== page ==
PROVIDENCE, R.I. (AP) -- Communities and child health advocates around the country had pinned their hopes on Rhode Island prevailing in its landmark lawsuit against the lead paint industry.
Now, after the state Supreme Court threw out the first-ever jury verdict finding former lead paint companies liable for creating a public nuisance, at least one city says it's rethinking a similar lawsuit against the industry, and one of the lawyers in the Rhode Island case predicted the decision would have a "devastating" effect on national efforts to hold the manufacturers accountable for their products. Still, other lawyers with pending cases say they're not deterred.
"There's no question about it, that the Supreme Court of Rhode Island has stopped any progress nationally to get justice for lead-poisoned kids," said Jack McConnell, a lawyer who represented the state and is involved in other lawsuits over lead paint. "It has a devastating effect on progress nationwide."
The 2006 verdict against Sherwin-Williams Co., NL Industries Inc. and Millennium Holdings LLC had been the only victory against the industry. It gave advocates hope for future success even though courts around the country have more recently rejected similar suits against the companies.
But the Supreme Court's opinion last week seemed to underscore the difficulty in successfully suing the industry, and other states and communities tracking Rhode Island's case could be less inclined to take up a costly court fight with uncertain prospects of victory.
"I think very clearly most of those people are going to be discouraged by it, and they'll wait and see if anyone else breaks through before they stick their necks out," said Ralph Scott, community projects director at the Alliance for Healthy Homes, a Washington advocacy group.
In Ohio, Columbus City Attorney Richard Pfeiffer Jr. said the city was rethinking its lawsuit. Last year, several other Ohio cities voluntarily withdrew separate suits against the industry.
"I think it's fair to say that most us were counting on Rhode Island as a bellwether," Pfeiffer said. "The way the bell rung indicates to us that we need to rethink whether it's worth going forward."
Other cases, however, are moving forward.
A spokesman for the attorney general's office in Ohio -- the only other state that has sued -- said last week that its lawsuit would continue.
In California, Santa Clara County Counsel Ann Ravel, who is suing on behalf of cities, counties and school districts, said her case will not be directly affected by the Rhode Island decision because it involves some different legal issues. That case is on hold pending an appeal of the plaintiffs' contingency fee arrangement with private lawyers hired to try the case.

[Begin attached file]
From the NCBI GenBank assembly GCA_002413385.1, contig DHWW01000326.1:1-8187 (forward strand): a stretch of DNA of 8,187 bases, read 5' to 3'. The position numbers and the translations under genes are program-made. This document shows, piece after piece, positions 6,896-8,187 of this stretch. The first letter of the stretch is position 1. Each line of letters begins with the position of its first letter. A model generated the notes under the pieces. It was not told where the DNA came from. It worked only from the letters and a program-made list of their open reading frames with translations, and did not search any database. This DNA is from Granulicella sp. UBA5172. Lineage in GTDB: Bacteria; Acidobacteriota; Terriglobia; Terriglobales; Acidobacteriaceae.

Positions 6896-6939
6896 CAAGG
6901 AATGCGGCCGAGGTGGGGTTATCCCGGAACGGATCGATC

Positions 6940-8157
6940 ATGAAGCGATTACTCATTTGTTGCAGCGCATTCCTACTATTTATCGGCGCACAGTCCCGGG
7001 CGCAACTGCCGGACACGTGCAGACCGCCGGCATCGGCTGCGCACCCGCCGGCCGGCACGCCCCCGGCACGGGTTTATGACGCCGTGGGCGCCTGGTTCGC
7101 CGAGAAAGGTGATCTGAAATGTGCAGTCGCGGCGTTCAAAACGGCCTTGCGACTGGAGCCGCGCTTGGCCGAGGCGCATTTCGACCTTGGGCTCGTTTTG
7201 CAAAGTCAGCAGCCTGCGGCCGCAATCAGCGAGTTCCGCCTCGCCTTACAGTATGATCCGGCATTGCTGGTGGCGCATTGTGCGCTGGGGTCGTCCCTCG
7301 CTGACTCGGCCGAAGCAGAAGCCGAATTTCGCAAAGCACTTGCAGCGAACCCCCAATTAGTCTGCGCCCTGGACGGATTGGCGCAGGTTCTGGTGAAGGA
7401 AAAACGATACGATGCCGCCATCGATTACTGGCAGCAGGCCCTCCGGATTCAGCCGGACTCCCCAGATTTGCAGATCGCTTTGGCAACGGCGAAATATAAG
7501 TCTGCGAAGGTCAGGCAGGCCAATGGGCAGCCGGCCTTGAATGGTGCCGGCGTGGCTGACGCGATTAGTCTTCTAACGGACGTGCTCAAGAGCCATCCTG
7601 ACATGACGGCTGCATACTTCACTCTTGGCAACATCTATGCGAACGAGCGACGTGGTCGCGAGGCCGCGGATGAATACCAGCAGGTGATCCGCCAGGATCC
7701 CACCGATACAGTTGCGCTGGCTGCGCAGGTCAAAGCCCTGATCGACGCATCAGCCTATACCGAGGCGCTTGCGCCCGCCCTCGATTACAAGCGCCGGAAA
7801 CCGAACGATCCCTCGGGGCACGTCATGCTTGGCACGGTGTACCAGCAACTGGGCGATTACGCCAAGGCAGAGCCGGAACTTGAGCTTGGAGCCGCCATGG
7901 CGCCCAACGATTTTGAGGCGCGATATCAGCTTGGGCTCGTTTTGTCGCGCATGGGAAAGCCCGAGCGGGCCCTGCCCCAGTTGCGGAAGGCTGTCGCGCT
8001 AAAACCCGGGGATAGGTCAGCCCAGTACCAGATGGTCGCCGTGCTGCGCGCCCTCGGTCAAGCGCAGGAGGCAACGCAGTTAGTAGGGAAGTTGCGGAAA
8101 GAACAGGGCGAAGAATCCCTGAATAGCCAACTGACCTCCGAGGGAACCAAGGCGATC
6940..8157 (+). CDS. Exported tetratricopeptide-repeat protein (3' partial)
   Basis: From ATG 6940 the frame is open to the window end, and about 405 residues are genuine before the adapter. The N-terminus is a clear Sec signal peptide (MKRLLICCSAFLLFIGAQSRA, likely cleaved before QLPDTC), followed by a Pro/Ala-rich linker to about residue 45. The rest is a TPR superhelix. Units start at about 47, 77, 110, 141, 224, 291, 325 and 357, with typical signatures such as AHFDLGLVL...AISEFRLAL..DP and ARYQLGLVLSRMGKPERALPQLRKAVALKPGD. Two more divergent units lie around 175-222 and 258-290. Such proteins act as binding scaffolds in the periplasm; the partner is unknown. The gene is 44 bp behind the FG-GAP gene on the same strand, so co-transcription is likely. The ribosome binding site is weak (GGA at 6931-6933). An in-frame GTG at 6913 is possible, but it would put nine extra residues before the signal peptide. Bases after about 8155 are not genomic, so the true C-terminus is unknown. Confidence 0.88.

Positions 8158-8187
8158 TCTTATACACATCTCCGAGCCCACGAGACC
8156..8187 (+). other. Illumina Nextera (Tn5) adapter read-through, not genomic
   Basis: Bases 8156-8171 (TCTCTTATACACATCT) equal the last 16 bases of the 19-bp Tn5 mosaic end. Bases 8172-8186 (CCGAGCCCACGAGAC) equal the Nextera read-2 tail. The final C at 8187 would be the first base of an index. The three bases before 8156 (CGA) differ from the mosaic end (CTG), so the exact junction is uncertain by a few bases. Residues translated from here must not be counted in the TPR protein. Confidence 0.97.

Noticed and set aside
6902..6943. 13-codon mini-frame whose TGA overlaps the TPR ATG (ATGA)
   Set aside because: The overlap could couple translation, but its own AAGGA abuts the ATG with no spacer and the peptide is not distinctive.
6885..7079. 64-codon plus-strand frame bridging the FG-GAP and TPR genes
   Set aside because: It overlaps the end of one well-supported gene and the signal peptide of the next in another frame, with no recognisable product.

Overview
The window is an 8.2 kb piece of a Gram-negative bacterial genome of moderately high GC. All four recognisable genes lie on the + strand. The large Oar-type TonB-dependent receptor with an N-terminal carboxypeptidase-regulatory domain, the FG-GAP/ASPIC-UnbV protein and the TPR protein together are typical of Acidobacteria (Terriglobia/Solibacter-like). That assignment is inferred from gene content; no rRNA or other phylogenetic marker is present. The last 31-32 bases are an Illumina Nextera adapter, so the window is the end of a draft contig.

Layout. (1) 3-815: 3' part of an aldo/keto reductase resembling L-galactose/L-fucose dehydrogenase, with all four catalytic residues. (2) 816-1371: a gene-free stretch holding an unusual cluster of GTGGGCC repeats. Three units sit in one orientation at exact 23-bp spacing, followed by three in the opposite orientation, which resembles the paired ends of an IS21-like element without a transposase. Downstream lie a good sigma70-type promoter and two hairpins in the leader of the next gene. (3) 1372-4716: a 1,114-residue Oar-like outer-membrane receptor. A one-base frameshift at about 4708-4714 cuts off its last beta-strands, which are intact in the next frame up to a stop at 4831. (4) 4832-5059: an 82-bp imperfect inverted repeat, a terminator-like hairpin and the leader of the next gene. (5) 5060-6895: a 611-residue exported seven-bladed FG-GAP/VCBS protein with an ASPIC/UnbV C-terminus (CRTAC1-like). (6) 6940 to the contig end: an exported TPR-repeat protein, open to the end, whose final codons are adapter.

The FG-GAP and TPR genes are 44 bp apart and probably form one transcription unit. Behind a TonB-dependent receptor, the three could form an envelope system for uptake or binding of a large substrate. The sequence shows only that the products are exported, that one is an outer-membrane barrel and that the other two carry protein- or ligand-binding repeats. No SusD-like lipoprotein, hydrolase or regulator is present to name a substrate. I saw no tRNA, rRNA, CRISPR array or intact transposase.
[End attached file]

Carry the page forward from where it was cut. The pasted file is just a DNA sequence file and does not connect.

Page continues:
"My assessment is that while the Rhode Island decision is disappointing, our case is based on California law," Ravel said. "Our court does not have to follow the reasoning of that court in its determination."
Lead paint was banned from residential use in the United States in 1978, and studies have shown children who ingest flaking chips or dust can suffer health problems including reduced intelligence, brain damage and even death.
But the toxic substance has proved a tough target for plaintiffs lawyers, in part because it was made decades ago and because it's essentially impossible to prove which company's product is responsible for poisoning an individual child or contaminating a specific home. The companies also argue that lead pigment was legal when they made it and say they are less responsible than landlords who put their tenants at risk by allowing their properties to deteriorate.
The highest courts in New Jersey and Missouri rejected public nuisance lawsuits against the industry last year. Suits have also failed in New York and Illinois. A jury trial in Milwaukee last year ended in favor of NL Industries.
Last Tuesday, Rhode Island's Supreme Court ruled that the companies, which each made lead pigment used in paint, could not be held liable since they did not have control of their product after they sold it.
The companies called the Rhode Island decision a "victory for common sense" and said they should have never been found liable since there was no proof they had done anything wrong.
In dismissing the case, the court eliminated the state's proposed $2.4 billion cleanup of roughly 240,000 older homes, which would have been funded by the companies.
"There is no doubt that what the Rhode Island Supreme Court did this week is to seriously squelch any justice coming from these wrongdoers," said McConnell, the lawyer for the state. "We were on the cusp of finally once and for all resolving the lead poisoning problem in this state."